New dining choices coming to Anna Maria Island
Ben Sato had long wanted to bring a restaurant to Pine Avenue on Anna Maria Island after training as a chef and honing his culinary skills in Key West and Miami.
The city of Anna Maria was his home. It was where he grew up and where his brother, Jason Sato, became one of Manatee County’s top selling real-estate agents.
But it took a lightning strike about a year ago to bring his dream into focus.
Lightning knocked out power at 415 Pine Ave., a large house owned by the Sato family.
“It fried all the power and cost us a crazy amount to fix,” Ben Sato said.
Why not, Sato asked, renovate the building and convert it into a barbecue restaurant, specializing in tropical flavors, such as from pineapples and mangos?
Recently, the 35-year-old Sato won a change in zoning from residential to dual use that would allow a restaurant downstairs and a residence upstairs. He is working through the permitting process with the city of Anna Maria.
“The vote was 3-1 and 50 people showed up in support of the zoning change,” Sato said.
Sato’s restaurant is one of three coming to Pine Avenue, a change that other merchants on the street welcome.
Emerson Quillin, owner of Emerson’s Studio/Store, 317C Pine Ave., said the street has been known as something of a “sleepy” area.
“I am all for more food. We’re excited to have more food options. It’s a great thing,” Quillin said.
Also planned for Pine Avenue is a 20-seat restaurant with a coffee bar going into a former preschool at 302 Pine Ave.
Owners Colleen and Scott Geller are renovating the preschool into a restaurant with indoor and outdoor seating. Workers were working on making over the building this week.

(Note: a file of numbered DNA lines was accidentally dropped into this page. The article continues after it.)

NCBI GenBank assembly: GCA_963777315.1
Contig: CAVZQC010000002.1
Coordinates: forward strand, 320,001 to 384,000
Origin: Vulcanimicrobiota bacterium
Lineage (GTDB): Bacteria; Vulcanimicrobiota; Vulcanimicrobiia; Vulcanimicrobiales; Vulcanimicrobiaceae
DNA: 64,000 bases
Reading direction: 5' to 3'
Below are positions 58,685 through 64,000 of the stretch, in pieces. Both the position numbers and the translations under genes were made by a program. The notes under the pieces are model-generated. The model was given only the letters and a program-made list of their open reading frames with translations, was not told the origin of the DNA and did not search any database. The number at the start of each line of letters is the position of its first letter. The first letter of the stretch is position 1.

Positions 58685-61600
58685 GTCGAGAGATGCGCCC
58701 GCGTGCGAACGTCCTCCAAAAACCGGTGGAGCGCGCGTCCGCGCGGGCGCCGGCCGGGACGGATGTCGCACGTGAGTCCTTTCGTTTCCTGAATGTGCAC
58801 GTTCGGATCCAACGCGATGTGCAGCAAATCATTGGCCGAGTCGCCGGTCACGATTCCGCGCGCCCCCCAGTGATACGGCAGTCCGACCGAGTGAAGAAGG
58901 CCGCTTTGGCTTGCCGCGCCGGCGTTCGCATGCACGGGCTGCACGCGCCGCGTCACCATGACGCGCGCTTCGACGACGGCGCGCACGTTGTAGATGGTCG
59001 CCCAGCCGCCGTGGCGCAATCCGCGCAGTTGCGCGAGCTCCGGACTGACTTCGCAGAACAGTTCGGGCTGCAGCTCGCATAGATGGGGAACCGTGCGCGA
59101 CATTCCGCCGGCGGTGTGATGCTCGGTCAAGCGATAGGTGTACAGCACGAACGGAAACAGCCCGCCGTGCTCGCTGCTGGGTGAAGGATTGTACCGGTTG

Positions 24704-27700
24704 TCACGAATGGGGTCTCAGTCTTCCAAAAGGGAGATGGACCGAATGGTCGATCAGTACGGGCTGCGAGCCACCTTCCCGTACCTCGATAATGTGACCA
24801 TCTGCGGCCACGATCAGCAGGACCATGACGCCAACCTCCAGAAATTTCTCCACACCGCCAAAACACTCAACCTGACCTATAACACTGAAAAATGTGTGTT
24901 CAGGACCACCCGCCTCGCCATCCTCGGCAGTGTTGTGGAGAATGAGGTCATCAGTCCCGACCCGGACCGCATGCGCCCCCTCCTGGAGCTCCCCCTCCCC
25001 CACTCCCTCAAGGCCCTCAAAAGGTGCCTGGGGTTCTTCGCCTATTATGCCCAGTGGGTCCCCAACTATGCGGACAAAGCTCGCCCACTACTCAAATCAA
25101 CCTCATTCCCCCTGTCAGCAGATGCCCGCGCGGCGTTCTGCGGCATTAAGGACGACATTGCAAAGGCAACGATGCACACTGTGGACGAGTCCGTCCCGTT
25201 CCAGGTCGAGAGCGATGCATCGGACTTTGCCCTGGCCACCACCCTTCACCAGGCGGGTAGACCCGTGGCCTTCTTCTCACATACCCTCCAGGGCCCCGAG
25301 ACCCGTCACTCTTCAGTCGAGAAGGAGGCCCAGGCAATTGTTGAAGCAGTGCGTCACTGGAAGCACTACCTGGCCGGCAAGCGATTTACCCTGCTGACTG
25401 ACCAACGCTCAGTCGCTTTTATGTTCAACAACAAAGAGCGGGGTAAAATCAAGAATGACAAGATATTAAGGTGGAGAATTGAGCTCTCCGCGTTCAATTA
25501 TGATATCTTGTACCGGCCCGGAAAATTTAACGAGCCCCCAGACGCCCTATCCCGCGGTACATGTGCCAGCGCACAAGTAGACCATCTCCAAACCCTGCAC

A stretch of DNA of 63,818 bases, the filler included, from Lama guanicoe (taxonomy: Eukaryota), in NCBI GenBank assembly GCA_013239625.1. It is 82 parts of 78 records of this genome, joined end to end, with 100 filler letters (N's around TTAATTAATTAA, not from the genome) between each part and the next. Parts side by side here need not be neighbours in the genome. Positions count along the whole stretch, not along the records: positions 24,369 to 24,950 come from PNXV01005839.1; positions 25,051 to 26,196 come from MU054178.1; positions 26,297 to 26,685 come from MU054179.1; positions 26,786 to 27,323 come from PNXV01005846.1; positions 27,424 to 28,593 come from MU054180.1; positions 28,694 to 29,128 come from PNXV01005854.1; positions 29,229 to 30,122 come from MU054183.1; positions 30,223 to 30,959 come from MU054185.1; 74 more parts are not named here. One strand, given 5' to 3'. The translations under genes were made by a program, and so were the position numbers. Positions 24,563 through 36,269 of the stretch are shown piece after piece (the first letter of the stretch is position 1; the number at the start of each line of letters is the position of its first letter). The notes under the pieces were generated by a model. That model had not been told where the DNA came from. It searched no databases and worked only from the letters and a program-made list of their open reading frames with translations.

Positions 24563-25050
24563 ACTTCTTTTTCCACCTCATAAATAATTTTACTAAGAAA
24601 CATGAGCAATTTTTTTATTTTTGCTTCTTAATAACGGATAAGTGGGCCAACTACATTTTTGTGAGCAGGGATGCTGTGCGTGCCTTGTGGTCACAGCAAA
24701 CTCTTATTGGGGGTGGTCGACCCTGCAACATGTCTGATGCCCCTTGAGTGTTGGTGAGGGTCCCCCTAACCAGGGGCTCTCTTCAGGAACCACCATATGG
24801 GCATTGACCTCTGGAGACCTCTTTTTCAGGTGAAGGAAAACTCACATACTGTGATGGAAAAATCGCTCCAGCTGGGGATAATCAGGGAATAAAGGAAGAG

Also planned for Pine Avenue is the Turtle Shack restaurant at 314 Pine Ave.
Joe and Laurie Sabath operate a Chicago-style lunch counter take-out operation next to Lazy Turtle Beach Rentals. They plan to expand their lunch counter into a sit-down family-style restaurant, after selling their restaurant in Chicago.
Rebecca Preston, owner of the Shiny Fish Emporium gift shop at 306 Pine Ave., welcomed the news.
“Pine Avenue is where they want to be. It’s great that Anna Maria is getting some attention,” Preston said.
Sato is hopeful that he can open his restaurant, called gRub, by January 2020, which is when the Anna Maria City Pier should be completed or nearing completion.
The unusual spelling of the restaurant’s name emphasizes the spices and herbs rubbed on meat to flavor it before being barbecued.
The pier was destroyed by Hurricane Irma in September 2017. The popular destination for locals and visitors is being rebuilt at a cost of $4.5 million.
Sato envisions gRub as a self-service restaurant, where customers walk up to the service counter, order their meal and then pick up their tray and take their food to their table.
“There will be no servers and it will be very family-oriented,” he said. “Everyone loves Anna Maria, the beaches and the southern hospitality. The weather is perfect here.”
Katie O’Connor, a bookkeeper and booking agent at Sato Real Estate & Vacation Rentals, said she is eager to see gRub open.
“Ben makes great food. I am happy to have another place on the island to eat,” she said.